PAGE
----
In a double-blind randomized study, 98 individuals with allergic rhinitis compared the effects of a freeze-dried stinging nettle herb powder (Eclectic Institute, U.S.A.) with placebo. Sixty-nine individuals completed the study. Assessment was based on daily symptom diaries and global response recorded at the follow-up visit after one week of therapy. The extract was rated higher than placebo in the global assessments. In the diary data, however, stinging nettle extract was rated only slightly better. The study reported that the extract produced positive, though limited results in the treatment of allergic rhinitis (Mittman, 1990).

In a multicenter study, 152 patients with degenerative, rheumatic diseases were given 1.54 g nettle herb dry extract (6.48.0:1) daily. Subjective improvement of symptoms was observed in 70% of the patients after three weeks (Ramm and Hansen, 1995). In another open randomized study, 40 patients with acute arthritis compared the effects of stewed stinging nettle herb combined with a sub-therapeutic dose of the anti-inflammatory drug Diclofenac against a standard dose of Diclofenac. Half of the patients took 50 g nettle and 50 mg Diclofenac and the other half took 200 mg Diclofenac. Thirty-seven patients completed the study. Assessment was based on the decrease in the elevated acute phase protein CRP (a protein elevated by inflammatory events and other pathological processes) and the clinical signs of acute arthritis: physical impairment, subjective pain, and pressure pain (patient assessment) and stiffness (physician assessment). All assessments were done on a verbal rating scale from 0 to 4. In both groups median scores improved by about 70% relative to the initial value. Only minor adverse effects occurred during treatment. The authors concluded that stinging nettle herb may enhance the NSAID antirheumatic effectiveness and that further investigations are needed in order to determine whether acute attacks of arthritis may respond to stewed stinging nettle herb on its own (Chrubasik et al, 1997).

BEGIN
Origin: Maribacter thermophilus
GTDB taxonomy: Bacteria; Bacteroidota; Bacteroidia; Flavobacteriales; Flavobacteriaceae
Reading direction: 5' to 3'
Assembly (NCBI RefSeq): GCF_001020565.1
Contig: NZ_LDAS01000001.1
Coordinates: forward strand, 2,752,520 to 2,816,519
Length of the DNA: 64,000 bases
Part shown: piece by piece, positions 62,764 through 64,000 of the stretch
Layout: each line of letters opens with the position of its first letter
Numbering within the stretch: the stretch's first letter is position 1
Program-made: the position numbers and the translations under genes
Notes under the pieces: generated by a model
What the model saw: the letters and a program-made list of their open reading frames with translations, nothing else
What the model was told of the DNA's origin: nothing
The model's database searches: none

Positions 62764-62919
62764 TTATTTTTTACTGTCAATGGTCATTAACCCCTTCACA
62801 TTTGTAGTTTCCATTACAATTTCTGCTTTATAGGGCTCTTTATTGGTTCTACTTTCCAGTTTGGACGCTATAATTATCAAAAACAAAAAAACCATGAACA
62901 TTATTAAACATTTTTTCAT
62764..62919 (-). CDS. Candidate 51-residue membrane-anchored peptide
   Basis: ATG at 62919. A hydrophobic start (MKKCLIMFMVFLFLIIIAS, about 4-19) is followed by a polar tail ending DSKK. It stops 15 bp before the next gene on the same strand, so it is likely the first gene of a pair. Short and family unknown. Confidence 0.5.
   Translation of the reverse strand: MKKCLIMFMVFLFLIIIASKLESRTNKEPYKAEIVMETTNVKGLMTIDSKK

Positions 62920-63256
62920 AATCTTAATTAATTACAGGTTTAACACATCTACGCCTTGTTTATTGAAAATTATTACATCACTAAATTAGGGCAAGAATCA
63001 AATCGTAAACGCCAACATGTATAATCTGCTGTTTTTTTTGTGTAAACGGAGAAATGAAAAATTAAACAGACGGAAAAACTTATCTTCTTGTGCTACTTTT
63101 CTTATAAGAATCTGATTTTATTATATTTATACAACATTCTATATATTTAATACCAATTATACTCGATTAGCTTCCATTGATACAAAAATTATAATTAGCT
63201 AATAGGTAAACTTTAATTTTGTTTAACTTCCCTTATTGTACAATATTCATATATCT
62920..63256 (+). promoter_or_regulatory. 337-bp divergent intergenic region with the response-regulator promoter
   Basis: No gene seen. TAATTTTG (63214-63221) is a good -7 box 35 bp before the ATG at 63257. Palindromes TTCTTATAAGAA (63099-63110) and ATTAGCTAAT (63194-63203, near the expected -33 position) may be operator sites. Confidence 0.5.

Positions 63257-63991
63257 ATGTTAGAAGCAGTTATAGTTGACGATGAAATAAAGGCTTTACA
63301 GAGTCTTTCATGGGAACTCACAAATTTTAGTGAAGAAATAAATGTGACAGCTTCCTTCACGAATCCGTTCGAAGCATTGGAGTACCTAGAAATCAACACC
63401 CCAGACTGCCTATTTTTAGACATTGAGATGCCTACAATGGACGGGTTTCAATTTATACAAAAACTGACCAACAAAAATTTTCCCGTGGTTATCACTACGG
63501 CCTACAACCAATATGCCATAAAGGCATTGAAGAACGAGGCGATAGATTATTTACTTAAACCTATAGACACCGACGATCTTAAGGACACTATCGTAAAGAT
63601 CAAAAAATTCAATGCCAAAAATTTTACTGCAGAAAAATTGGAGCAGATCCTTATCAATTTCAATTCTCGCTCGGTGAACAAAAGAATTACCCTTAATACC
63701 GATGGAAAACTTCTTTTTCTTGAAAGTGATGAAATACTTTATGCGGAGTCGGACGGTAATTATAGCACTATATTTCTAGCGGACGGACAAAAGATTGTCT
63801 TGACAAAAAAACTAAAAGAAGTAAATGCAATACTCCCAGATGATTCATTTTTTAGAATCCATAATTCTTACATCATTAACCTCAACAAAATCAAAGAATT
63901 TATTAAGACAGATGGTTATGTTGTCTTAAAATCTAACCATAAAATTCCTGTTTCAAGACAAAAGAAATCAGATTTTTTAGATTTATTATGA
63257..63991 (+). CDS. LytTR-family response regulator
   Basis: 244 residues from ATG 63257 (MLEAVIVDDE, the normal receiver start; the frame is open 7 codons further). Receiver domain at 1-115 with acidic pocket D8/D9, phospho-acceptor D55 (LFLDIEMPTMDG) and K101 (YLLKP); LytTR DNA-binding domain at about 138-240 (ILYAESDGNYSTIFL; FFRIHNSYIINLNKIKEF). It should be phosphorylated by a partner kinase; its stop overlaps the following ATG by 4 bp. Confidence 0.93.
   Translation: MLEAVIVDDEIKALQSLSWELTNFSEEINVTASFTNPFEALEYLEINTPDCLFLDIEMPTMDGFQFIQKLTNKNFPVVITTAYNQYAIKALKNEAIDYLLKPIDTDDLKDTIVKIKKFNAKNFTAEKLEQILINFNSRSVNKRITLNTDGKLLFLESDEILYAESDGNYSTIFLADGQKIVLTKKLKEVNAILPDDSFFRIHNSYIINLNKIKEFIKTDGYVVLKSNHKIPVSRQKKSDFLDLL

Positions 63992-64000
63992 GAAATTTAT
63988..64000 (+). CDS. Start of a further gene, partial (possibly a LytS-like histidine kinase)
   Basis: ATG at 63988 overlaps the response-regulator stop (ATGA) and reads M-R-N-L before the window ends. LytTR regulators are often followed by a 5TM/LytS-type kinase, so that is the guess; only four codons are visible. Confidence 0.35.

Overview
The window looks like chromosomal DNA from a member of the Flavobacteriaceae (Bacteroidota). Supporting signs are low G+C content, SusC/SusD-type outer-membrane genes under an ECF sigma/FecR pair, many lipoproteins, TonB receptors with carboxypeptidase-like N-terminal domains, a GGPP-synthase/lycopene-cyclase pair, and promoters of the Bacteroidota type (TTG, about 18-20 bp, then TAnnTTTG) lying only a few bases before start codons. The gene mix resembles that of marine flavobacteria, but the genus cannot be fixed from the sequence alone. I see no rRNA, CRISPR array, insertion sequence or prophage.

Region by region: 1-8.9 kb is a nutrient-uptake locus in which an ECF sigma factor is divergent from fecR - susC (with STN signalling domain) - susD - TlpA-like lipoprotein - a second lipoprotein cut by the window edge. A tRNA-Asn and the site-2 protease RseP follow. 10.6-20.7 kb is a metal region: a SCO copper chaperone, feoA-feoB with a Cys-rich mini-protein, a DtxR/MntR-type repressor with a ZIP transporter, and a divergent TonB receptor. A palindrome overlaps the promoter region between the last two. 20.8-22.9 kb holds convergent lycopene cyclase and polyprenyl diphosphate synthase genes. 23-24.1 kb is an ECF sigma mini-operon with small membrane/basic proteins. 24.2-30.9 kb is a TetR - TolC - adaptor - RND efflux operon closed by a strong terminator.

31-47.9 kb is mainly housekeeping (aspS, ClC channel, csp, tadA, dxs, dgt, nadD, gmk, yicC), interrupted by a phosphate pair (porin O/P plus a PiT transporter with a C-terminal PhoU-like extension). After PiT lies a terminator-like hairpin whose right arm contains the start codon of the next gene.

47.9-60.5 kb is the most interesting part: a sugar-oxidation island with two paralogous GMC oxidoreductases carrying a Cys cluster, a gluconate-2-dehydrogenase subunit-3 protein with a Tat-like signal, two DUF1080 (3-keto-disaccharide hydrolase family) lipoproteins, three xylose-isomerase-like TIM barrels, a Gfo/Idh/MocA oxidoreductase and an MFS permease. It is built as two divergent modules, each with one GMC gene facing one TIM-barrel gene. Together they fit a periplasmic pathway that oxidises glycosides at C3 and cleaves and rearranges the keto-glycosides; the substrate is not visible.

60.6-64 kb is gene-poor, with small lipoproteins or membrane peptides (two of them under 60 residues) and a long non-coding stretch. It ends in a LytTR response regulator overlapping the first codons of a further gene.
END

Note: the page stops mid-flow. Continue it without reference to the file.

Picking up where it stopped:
In an open 14-day clinical study, 32 patients diagnosed with myocardial or chronic venous insufficiency were treated with 15 ml of nettle herb juice three times daily. A significant increase in the daily volume of urine was observed throughout the treatment, the volume in day two being 9.2% higher (p<0.0005) than the baseline amount in patients with myocardial insufficiency and 23.9% higher (p<0.05) in those with chronic venous insufficiency. Minor decreases in body weights (approximately 1%) and systolic blood pressure were also observed. Serum parameters were unaffected and the treatment was well tolerated apart from a tendency towards diarrhea. The treatment produced a distinct diuretic effect (Kirchhoff, 1983).

Pharmacopeial gradestinging nettle herb (leaf, flower, and stem) must be collected during the flowering period and contain not less than 18% water-soluble extractives, not more than 2% stem above 3 mm in diameter, and other quantitative standards. Botanical identity must be confirmed by thin-layer chromatography (TLC) as well as macrocopic and microscopic authentication (BHP, 1996). The German Pharmacopoeia and German Pharmaceutical Codex require similar standards though they do not have a water-soluble extractive requirement and the Codex requires not more than 10% stem fragments (DAB 10, 1994; DAC, 1986; Wichtl and Bisset, 1994). The ESCOP monograph requires that the material comply with the standards of the German Pharmacopoeia or the Swiss Pharmacopoeia (ESCOP, 1997).